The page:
“You can wake a sleeping person. But you cannot wake a person pretending to sleep.” - Deepti Gulati, on lobbying
GAIN’s work in India
We spoke predominantly on wheat flour fortification with Deepti Gulati, Head of Programs for GAIN India; we learned about the difficulties in wheat flour fortification, but have also not been deterred by them.
GAIN India works in oil, milk and wheat flour fortification. GAIN has been successful in expanding oil and milk fortification, and has been working with the national government and advocating for mandatory fortification of oil. GAIN is currently implementing scale-up of oil fortification in eight states: Rajasthan, Gujarat, Maharashtra, Madhya Pradesh, Haryana, Punjab, Andhra Pradesh and Telangana, with an aim of reaching 300 million people with fortified staples over the next four years. Their recent focus on oil and milk has been largely guided by high incidence of vitamin A and D deficiencies in India and its relative ease of implementation, cost-effectiveness, and funding made available by the Bill and Melinda Gates Foundation and Dutch Grant. GAIN suggested that a significant factor in prioritising oil was that ten times as many beneficiaries can be reached per dollar compared with wheat flour projects. GAIN recognises the need to address anaemia, as another major micronutrient deficiency, through wheat flour fortification, which is more challenging.
Wheat flour fortification
GAIN would like to advocate and work with the State Governments to mainstream fortified wheat flour in India’s Public Distribution System (PDS). GAIN’s project of rolling out wheat flour fortification in districts in Rajasthan was initially successful, but lost traction after the National Food Security Act (NFSA), 2013. Prior to NFSA, the population covered under the “Below the Poverty Line” (BPL) and “AAY (Ultra Poor)” category, comprised about 26 percent of India’s total population. These categories were given wheat grains at a highly subsidised price (at INR 4.35/ kg). Considering the high levels of anaemia, the Government of Rajasthan agreed to provide fortified wheat flour instead of wheat grains to BPL and AAY beneficiaries without charging the conversion cost. However, after the implementation of NFSA, the population coverage increased from 26 percent to over 62 percent and the cost of grains was reduced to just INR 2/kg of wheat grain. At this rate and an increased coverage (almost 2.5 times more than what was covered under BPL / AAY), it became untenable to provide fortified wheat flour instead of wheat grains, under the NFSA.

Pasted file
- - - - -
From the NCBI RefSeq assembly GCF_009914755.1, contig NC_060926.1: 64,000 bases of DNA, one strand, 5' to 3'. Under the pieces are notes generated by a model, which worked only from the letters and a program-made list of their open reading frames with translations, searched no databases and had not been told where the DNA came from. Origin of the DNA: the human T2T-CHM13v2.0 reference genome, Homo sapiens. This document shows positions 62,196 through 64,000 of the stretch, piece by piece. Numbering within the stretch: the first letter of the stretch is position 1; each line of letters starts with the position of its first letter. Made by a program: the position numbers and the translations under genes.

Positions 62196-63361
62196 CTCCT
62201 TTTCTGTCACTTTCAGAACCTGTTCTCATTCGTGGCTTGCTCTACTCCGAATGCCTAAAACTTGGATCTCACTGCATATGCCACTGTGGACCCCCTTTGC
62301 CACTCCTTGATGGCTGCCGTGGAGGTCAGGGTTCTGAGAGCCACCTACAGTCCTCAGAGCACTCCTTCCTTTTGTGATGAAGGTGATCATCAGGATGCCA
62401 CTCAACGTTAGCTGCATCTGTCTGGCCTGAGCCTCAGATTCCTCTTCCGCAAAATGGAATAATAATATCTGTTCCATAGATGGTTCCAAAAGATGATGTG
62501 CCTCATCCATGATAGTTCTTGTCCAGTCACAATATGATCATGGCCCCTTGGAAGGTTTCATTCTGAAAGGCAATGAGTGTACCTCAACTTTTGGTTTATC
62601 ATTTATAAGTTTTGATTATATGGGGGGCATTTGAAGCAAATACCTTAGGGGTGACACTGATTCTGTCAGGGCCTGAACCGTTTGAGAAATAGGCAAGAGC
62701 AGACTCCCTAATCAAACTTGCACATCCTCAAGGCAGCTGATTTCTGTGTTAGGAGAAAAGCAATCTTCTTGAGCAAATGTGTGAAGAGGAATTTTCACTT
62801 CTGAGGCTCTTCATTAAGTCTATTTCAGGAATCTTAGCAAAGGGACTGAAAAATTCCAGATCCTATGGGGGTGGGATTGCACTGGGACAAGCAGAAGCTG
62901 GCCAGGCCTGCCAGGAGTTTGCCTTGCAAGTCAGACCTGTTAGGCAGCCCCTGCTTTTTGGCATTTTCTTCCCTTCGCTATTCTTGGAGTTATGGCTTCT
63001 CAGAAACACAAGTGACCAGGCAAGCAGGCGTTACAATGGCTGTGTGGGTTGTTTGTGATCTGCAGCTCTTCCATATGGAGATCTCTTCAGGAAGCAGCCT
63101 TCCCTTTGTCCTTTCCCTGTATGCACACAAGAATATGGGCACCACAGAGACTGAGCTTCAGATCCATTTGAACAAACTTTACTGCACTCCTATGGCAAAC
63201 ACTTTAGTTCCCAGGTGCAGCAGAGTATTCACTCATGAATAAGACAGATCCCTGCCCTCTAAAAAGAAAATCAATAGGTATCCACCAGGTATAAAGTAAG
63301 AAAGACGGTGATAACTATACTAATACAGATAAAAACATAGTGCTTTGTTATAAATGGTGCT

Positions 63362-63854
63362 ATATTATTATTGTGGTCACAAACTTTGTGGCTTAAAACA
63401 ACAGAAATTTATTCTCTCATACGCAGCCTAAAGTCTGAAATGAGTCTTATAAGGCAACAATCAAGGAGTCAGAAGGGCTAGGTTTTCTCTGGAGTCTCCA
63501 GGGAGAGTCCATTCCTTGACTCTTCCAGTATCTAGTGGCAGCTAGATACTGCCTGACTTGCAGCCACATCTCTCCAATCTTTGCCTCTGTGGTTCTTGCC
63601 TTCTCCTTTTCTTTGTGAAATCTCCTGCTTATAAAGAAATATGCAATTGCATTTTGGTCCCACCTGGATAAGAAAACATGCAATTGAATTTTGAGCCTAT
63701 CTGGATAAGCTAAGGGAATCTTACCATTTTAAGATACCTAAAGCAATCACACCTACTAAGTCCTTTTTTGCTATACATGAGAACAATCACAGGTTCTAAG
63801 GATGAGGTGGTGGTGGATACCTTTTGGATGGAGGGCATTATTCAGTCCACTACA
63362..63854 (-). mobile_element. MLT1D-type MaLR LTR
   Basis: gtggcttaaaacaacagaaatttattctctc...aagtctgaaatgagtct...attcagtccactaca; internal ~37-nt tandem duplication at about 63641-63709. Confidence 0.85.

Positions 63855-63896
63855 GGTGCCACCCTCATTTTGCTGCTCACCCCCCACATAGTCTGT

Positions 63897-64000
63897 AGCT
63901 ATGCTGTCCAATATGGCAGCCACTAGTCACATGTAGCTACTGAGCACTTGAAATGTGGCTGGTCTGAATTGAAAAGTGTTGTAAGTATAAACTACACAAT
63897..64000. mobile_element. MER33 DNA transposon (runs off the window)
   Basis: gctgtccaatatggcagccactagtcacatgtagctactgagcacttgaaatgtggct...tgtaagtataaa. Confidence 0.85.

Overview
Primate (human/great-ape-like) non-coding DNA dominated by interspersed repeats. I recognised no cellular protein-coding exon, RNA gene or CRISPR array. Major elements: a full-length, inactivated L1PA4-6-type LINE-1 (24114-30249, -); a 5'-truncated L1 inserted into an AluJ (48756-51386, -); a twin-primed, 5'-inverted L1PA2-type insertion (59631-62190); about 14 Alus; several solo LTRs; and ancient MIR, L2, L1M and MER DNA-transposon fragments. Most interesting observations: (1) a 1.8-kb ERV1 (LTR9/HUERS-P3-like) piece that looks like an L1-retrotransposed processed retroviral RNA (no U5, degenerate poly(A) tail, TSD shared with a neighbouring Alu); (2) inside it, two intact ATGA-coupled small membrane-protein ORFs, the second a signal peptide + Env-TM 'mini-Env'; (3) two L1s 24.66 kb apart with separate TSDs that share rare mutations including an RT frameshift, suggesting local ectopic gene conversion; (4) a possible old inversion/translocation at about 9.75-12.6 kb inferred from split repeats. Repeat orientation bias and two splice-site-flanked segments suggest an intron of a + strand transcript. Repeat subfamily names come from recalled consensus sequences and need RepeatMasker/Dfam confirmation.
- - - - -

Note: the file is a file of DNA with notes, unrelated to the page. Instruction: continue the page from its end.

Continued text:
As per the letter issued on 3 November 2014 and its reiteration in another follow-up letter issued on 22 December 2016, the Department of Food and Civil Supplies, Government of India reiterated that the State Governments could provide fortified wheat flour instead of wheat grains under the NFSA, and pass on the reasonable cost of such conversion to the consumer beneficiaries, if the consumers agreed to pay the cost of conversion or if the respective State Governments agreed to bear the conversion cost.
At the behest of the Government of Rajasthan, GAIN conducted focus group FGDs in selected districts and submitted a report to the Government which stated that consumers were ready to pay the conversion cost. But the State Government is weighing the political implications before taking a decision to pass on the cost of converting grain to fortified wheat flour, to the NFSA beneficiary consumers.
Recently, both the Ministry of Women and Child Development and Ministry of Human Resource Development, Government of India, issued circulars on 10 July 2017 and 2 August 2017, respectively making it mandatory to use fortified wheat flour and fortified edible oil in the preparation of ICDS supplementary food and the mid-day meals for school feeding.